Portsmouth City Council is probably unique among UK local authorities in owning about 30% of our social housing outside the city’s boundaries. We’re rightly proud of this legacy and we continue to invest in Havant as part of our commitment to providing affordable housing.

We make no distinction between how we manage our properties in either location; all our responsibilities as a landlord are taken extremely seriously.

In the 1940s, we started building houses and flats on land bought in Havant as the city recovered from the Second World War; nearly all are within the Leigh Park and Wecock Farm estates. We are continuing to build there and allocating homes to residents of both Portsmouth and Havant.

Leigh Park became one of the largest council estates Europe had ever seen but the Right to Buy scheme meant about half of what we built in Havant passed to private ownership.

There are about 5,200 properties in Havant which we still have an interest in, about 4,800 still rented from us and about 400 flats now owned privately by leaseholders after they were bought under Right to Buy.

With this number of people living in our homes it’s only right that we continue to invest in community development.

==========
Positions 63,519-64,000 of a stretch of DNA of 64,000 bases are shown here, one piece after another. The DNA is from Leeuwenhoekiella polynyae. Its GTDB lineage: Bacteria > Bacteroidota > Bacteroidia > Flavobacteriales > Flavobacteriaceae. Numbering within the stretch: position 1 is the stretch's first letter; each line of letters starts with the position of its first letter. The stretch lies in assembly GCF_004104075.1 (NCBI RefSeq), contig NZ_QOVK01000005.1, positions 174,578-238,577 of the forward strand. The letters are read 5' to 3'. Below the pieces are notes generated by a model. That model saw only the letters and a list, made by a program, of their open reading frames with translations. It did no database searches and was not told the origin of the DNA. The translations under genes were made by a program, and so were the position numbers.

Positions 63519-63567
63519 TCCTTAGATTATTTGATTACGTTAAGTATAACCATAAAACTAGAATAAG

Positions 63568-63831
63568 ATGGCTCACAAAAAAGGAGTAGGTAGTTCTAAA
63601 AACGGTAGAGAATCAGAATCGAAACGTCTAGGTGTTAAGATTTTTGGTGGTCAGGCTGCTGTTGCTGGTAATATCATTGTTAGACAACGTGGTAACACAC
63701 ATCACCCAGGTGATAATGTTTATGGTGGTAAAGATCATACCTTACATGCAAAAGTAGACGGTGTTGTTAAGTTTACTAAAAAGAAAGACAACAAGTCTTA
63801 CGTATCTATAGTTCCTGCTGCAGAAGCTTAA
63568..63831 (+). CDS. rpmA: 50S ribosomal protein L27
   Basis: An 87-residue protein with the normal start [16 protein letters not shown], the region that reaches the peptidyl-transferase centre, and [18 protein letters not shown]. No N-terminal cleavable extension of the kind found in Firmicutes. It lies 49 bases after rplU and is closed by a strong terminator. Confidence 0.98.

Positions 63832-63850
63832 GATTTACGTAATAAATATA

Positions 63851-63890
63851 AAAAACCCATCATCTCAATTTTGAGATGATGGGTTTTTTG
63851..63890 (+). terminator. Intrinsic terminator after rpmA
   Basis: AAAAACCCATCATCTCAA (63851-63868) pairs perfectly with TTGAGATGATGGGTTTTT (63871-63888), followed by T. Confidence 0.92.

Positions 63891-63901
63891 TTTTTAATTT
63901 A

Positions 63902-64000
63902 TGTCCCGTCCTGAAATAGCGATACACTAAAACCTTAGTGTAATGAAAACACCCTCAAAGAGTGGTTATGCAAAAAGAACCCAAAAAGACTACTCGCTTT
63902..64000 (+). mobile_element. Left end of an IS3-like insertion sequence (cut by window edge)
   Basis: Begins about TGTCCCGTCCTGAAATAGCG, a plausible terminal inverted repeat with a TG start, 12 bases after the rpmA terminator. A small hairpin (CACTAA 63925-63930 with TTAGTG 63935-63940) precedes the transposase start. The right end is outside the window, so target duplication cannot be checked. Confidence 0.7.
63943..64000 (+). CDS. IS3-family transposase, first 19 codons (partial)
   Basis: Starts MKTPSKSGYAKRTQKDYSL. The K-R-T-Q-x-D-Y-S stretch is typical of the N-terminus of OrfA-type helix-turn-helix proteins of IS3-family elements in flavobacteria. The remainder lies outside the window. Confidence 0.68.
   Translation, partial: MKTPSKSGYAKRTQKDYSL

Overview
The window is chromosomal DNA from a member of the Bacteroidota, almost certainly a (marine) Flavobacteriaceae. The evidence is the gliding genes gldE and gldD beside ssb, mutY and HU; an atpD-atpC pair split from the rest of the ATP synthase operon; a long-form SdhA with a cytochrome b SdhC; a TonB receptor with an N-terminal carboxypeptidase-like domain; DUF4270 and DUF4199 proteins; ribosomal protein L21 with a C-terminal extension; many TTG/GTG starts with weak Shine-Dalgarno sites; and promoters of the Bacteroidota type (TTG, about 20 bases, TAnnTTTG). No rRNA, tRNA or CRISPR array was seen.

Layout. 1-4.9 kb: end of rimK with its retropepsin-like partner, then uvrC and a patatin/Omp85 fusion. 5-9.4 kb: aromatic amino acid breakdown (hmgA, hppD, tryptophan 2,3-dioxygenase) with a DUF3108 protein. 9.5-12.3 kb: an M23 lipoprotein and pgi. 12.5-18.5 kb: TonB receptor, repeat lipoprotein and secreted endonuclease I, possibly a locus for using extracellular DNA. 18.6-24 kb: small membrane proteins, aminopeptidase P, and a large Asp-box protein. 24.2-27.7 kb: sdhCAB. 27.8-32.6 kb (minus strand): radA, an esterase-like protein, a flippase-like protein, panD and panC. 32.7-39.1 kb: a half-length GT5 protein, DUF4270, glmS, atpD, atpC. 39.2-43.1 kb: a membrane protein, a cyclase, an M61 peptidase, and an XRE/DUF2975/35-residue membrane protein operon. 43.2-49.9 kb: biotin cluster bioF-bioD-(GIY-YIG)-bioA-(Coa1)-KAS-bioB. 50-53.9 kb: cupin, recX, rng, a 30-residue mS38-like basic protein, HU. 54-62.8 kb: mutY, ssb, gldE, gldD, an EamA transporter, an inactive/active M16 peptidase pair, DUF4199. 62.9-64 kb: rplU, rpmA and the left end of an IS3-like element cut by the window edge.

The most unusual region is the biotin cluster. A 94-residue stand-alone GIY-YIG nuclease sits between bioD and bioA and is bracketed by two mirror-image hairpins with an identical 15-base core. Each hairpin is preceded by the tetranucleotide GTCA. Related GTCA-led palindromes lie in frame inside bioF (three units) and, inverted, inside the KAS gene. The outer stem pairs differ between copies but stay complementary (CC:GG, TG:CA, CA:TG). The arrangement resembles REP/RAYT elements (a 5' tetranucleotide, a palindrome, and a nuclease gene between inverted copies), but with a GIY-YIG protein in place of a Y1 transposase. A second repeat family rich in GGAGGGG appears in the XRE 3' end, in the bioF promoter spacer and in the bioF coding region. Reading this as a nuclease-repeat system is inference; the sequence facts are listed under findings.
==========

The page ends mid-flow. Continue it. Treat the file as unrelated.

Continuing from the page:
We directly employ about 100 people to look after the estates and residents. In West Leigh we have our Resident Participation Centre offering a variety of social groups, life skills classes and support into employment, education and training. Two of our seven housing offices are in Havant, and we have green and clean teams based there to maintain and improve the estates. We also engage local contractors to maintain and repair our properties, providing employment and a boost to the area’s economy.

If you are a Portsmouth resident, you may be offered a tenancy in Havant. We enjoy a strong relationship with Havant Borough Council, meaning that we make tenancies in our properties available to people on their waiting list – including 30% of tenancies from the 213 flats and houses we are building in Cabbagefield Row and Strouden Court at a cost of more than £56m.